- Tatjana Heid is a professional journalist in Germany working at The Tennessean on a Arthur F. Burns fellowship from the International Center for Journalists.
To travel to the United States in these times of pandemic, I faced a real odyssey.
I am a journalist from Germany, working for two months in Nashville. To come here, I needed to apply for a journalist visa along with a National Interest Exception (NIE). A NIE is given to noncitizens whose entry would be in the U.S. national interest, for example to academics, students, humanitarian travelers, and journalists.
As a journalist, I have always been keen on going to the South of the United States. I have been to the big cities of the east and west coasts before, but they do not offer the complete picture.
It is the same as in Germany. You do not know the country if you have only been to Berlin. To understand a country, it is necessary to know its different parts.
Therefore, I wanted to visit the more conservative south of the United States. As I got the chance to do so funded by a fellowship, it was not a matter of choice to say no.
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The paperwork was onerous
I started the application process with a lot of paperwork. The U.S. Consulate General in Frankfurt would not process my application due to COVID-19, so I had to apply in Munich.
They gave me an appointment for September when I already would be heading back to Germany. I applied for an emergency appointment, which got approved after I had written two additional emails.
I drove from Frankfurt to Munich and got that visa as well as the required National Interest Exception (NIE). Lucky me. The woman in front of me burst into tears when her visa was declined.
But my NIE expired after four weeks, so I had to renew it, which took me another week and several emails. At the airport, with my plane already in sight, the employee from the airline did not accept the visa. He doubted me having a NIE. I had some very nerve-wracking minutes. Eventually, I was allowed to go through.
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To sum it up: The travel ban is remarkably complicated for everybody from the Schengen area — the passport-free zone of Europe —, as well as from the United Kingdom, Ireland, and other non-European countries making their way into the United States. And often the whole process leads to disappointment.
Nashville doesn’t seem to think COVID exists anymore
For couples with different passports this is terrible, forcing them into a long-distance relationship based on video calls. Families are worried they will not be able to meet their elder loved ones ever again before they pass away. And companies all over Europe complain about the travel ban stressing their business.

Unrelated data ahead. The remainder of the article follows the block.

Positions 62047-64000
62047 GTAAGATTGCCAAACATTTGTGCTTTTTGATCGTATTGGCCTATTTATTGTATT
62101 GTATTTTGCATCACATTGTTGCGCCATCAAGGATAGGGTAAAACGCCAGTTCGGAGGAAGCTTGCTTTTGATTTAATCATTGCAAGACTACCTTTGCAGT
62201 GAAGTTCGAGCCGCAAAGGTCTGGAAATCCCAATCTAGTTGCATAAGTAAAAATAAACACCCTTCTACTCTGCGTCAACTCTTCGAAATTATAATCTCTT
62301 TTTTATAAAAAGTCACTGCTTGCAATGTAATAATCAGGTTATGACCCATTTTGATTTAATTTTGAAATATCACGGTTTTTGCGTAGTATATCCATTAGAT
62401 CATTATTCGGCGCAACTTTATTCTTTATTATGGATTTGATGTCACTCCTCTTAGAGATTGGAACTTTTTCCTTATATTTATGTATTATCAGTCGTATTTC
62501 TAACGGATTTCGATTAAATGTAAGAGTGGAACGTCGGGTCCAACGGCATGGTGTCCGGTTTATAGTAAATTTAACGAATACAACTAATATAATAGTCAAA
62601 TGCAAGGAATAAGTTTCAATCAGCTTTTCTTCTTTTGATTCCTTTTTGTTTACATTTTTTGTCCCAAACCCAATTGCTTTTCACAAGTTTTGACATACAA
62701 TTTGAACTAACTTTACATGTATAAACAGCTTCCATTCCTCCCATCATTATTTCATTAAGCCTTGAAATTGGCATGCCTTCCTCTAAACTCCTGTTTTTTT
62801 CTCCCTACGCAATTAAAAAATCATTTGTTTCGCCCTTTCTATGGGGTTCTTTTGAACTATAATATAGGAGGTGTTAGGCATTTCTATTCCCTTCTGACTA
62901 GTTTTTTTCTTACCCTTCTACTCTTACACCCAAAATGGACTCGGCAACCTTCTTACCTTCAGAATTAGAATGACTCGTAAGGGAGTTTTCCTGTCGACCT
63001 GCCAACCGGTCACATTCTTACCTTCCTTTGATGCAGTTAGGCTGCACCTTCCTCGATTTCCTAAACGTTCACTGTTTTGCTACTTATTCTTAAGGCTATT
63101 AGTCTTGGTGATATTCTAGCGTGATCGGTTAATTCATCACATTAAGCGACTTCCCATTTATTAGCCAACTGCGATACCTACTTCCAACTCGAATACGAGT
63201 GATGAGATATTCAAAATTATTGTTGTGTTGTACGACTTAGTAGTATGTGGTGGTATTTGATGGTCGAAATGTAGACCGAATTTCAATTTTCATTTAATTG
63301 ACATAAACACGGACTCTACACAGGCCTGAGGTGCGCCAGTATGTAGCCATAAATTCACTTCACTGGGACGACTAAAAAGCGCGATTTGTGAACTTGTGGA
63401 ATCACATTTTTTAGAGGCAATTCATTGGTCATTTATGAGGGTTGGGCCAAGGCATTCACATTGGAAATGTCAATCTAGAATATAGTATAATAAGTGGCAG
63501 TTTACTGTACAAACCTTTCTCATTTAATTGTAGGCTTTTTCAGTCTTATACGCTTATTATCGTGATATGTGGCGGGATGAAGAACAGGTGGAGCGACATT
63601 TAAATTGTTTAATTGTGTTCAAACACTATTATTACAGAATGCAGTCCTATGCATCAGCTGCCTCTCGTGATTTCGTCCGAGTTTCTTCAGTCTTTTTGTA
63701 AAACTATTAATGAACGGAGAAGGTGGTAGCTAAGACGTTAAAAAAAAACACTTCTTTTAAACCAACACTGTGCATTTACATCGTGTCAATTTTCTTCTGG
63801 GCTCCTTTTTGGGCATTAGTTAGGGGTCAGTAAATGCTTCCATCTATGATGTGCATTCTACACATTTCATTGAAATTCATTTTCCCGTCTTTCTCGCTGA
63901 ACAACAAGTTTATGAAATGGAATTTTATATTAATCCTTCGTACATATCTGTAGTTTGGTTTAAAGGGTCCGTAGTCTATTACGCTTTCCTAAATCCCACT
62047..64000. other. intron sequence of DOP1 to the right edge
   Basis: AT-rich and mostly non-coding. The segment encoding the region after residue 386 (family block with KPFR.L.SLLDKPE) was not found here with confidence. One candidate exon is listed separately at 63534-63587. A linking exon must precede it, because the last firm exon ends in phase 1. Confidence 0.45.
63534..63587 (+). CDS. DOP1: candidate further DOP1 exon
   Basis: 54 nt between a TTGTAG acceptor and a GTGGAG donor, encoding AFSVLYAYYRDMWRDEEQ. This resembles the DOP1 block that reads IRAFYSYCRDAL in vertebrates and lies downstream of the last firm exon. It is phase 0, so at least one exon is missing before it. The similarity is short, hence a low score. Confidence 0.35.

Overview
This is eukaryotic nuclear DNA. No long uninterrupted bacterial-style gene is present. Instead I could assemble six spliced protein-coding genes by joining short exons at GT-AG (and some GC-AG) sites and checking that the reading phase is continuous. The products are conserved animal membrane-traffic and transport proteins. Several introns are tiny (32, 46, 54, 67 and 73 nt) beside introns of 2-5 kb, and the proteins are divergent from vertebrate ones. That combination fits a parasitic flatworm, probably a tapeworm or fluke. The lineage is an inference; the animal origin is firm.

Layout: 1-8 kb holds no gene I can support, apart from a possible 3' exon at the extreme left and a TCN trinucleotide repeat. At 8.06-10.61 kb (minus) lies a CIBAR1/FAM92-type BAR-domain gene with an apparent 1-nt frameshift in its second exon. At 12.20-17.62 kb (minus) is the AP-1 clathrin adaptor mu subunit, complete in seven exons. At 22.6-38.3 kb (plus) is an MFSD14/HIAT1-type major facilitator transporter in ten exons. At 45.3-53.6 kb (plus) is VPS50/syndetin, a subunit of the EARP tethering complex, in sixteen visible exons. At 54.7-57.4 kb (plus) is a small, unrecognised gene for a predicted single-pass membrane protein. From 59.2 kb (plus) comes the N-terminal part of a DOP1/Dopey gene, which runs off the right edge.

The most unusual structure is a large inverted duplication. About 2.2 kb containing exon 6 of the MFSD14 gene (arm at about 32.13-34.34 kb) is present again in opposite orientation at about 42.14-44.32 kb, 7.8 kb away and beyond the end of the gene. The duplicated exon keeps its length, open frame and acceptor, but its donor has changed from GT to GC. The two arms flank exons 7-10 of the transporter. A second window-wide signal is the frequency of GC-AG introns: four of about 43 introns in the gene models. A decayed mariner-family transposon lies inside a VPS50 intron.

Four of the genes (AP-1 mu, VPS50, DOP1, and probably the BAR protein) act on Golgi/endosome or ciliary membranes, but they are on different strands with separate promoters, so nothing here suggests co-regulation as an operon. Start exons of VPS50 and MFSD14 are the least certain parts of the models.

When I finally entered the United States, it was kind of a shock. In Washington the hotel required masks inside the building, but only for unvaccinated guests. The question is, how do you know if somebody is vaccinated?
In Nashville it seemed to me that the pandemic barely exists at all. While lining up in restaurants, only a few people wear masks. They sit crowded together, not giving any regard to keeping a 6-foot distance between each other. And everybody is shaking hands! I cannot remember the last time I shook somebody’s hand.
In Germany, we are supposed to wear medical masks inside if the room is open to the public. The same applies to public transportation and shops. Everybody is required to keep their distance from one another, at least 5 feet.
Depending on the case counts, customers need to show their vaccine status, a negative test result or proof of having recovered from COVID-19 to enter the restaurant. Huge open-air events are cancelled.
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Economic interests require a change to the rules
Having this in mind, the travel ban seems to me — from my European perspective — contradictory, disproportionately rigorous and counter-productive. It is supposed to protect the United States from the virus, but has deep impacts on the transatlantic relationship, as well as the economy on both sides.
“The U.S. government harms itself and others with the travel ban”, said Joachim Lang, the director General of the Federation of German Industries.
He pointed out that German companies jointly represent the third largest foreign employer within the United States, offering 860,000 jobs. The European Union stated, it will be in further contact with the U.S. in this matter. In the beginning of July, 24 American branch associations urged President Biden to lift the travel ban. They represented travel organizations, airports, and hotels among others.
Maybe it is not necessary to lift the travel ban completely, but to modify it. The United States could open itself for non-touristic travelers who are fully vaccinated. That would be the best way to protect the economy on both sides of the Atlantic as well as the United States from COVID-19 transmitted by travelers.
Last week’s news suggests, that the Biden administration is indeed planning to request all travelers to the United States to be vaccinated. This would be put in place after the current restrictions on travels have been lifted, one day in the future. From my perspective: the sooner the better!
Tatjana Heid is a professional journalist in Germany working at The Tennessean on a Arthur F. Burns fellowship from the International Center for Journalists. Email her at firstname.lastname@example.org.
Originally Appeared On: https://www.tennessean.com/story/opinion/columnists/2021/08/11/travel-ban-u-s-european-travelers-complicated-and-misguided/5519660001/